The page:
My mother said “It has taken his hearing,” and my dad playing on that would shout, “your mother says it’s taken my hearing,” and we laughed, joked about times passed, about what Thomas wants to be when he grows up, discussed the new family that had moved in two doors down, with their loud music and noisy cars. We had even joked about death, said we would be back tomorrow.

Tomorrow never came for my dad.

Thomas’s grandfather, my mother’s husband.

Mr. Jeffery Thomas Johnson died that evening in front of the 10 o’clock news. My mother rang, saying he hated the news, always depressing, that’s what killed him. He didn’t want to watch that badness that surrounds us all the time, the evil in the world.

The wrongness and injustice, we knew she was talking about the wrongness and injustice of her husband, my father, being taken away, when the minor celebrities on at 10:00pm every night would live on corrupt. She never watched the news again, or TV as far as I knew.

“That’s right love, no more toilets for us, eh!” Maureen revived me from my thoughts. She reminded me of my mother in some ways.

That point in life when you don’t know when you’ll be visited again so you talk continuously. I often wondered if people like that ever stopped, even when they were alone. Did it matter that no-one was there: always talking to stop them from going insane.

Its Maureen’s giggle that eventually brings me back to the now.

I notice opposite us another chair had appeared. A large leather recliner complete with beer cans and bags of crisps. I smile at Maud to show I had heard something and slowly reach out for the magazine to see who would be joining us, but Paul, white robed, white haired, eyes too young for his face Paul, took it for under my hand. With that smile he holds it close to his chest and walks off.

“Lovely man Paul.” remarked Maud quietly, more to herself than to me. She knew I wasn’t listening. I felt guilty that I wasn’t putting into this relationship I now found myself in.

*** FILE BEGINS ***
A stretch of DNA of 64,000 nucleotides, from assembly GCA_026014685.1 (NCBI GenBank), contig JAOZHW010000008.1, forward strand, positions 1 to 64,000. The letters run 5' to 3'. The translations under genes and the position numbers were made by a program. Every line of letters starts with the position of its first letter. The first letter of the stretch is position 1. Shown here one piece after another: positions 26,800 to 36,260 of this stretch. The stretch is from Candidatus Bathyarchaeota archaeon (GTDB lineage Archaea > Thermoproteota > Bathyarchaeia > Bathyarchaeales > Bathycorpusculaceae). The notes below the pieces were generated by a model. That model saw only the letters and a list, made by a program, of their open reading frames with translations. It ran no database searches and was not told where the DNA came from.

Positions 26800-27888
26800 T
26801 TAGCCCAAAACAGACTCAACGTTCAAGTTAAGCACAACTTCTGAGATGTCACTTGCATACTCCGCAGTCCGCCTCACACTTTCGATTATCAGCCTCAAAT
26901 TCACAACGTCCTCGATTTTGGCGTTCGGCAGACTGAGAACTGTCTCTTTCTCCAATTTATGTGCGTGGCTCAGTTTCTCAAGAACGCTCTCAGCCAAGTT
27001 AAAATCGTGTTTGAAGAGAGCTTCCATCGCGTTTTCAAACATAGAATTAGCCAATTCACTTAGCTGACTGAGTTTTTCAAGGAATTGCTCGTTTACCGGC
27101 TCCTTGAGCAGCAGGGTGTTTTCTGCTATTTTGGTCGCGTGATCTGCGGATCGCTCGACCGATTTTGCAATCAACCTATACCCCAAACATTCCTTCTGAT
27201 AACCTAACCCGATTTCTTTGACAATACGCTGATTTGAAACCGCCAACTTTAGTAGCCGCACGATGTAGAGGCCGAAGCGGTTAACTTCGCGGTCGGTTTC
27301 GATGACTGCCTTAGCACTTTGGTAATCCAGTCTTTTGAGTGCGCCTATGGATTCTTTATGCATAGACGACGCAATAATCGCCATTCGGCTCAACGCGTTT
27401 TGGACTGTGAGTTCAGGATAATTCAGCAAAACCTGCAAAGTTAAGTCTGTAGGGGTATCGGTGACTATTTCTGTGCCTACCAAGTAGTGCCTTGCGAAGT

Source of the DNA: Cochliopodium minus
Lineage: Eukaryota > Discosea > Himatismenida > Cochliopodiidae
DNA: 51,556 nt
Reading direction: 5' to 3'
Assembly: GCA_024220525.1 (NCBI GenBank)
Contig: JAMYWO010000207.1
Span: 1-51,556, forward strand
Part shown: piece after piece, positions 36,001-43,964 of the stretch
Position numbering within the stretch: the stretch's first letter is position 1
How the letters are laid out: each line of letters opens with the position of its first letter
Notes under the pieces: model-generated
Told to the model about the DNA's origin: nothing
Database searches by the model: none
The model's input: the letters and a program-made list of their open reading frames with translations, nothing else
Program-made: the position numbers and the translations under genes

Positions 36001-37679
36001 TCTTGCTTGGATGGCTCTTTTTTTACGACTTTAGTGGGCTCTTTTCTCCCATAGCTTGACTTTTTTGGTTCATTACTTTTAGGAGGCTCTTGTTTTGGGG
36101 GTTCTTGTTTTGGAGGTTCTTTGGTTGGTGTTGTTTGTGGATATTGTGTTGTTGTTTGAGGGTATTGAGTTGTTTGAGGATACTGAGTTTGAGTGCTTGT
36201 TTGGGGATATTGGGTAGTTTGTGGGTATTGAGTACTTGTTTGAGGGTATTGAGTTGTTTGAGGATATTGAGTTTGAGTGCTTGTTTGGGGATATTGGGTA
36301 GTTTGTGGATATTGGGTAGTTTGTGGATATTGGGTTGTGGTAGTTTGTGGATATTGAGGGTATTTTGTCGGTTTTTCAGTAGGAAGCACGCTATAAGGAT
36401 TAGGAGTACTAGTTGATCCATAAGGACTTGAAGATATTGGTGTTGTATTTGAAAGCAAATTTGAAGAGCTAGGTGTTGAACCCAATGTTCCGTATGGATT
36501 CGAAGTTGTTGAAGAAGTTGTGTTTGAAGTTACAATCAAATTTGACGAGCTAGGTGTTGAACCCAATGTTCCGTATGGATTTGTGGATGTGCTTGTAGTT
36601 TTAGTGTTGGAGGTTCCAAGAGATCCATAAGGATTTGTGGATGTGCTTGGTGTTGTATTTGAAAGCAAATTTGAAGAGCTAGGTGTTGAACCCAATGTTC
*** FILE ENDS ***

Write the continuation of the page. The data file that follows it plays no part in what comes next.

“Shall I get us some plates then?” I asked sounding rather more cheery that I thought I would.

“Yes, that would be lovely. And forks, I’m sure Arthur won’t mind.”

I walk towards the desk. In the distance is the yellow glow I had noticed before. It is small, almost a pin head, but so intense against its completely white background it stood out like a halo.

Approaching the desk I saw Paul’s hands were in exactly the same place as when I arrived. Right hand reaching out scanning the page whilst his left hand holds the pen, poised as if ready to write something.

I noticed three of the names had faded where they had earlier been highlighted. Only two remained. I realised they were the ones written on the magazine. We were excepting two more people today. One soon I guess as the chair was already here.

As I glance along the desk a reflection from the lamp shade caught my eye.

I looked round to see a dresser placed opposite where I stood. I hadn’t notice it before. Had it always been there? I walk over to it and look along its length, it didn’t seem to end.

Stood at its left hand edge as far as I can see, it ran on forever. On top there were rows of side plates, knives, forks and spoons, spoons of all shapes and sizes. It was one of the larger spoons that had caught my attention. It winked at me now as I stand here, staring down at it.

I started to walk along the dresser’s length.

More plates, more knives, more forks, more spoons of every size.

I carry on walking, faster, I’m jogging, I’m now running, and this is silly I think as a big smile creeps across my face, the dresser at my side the whole time. I imagine I’m in a race. I’m wearing red shorts and a white top. Running shoes a size to big. They had been my brothers. I’m in the lead. I can hear the shouts as I gain on the rope across the end of the track. I’m smiling. I look left to see my mother and father, clapping and cheering, I’m over. I’m face down in the grass my shoe is in a rabbit hole. I’ve sprained my ankle.

I feel a hand on my face. I feel my fingers being wrapped into a fist and unwrapped again, I hear Thomas whispering the words to Mr. Tickle very slowly. My eyes are tight shut.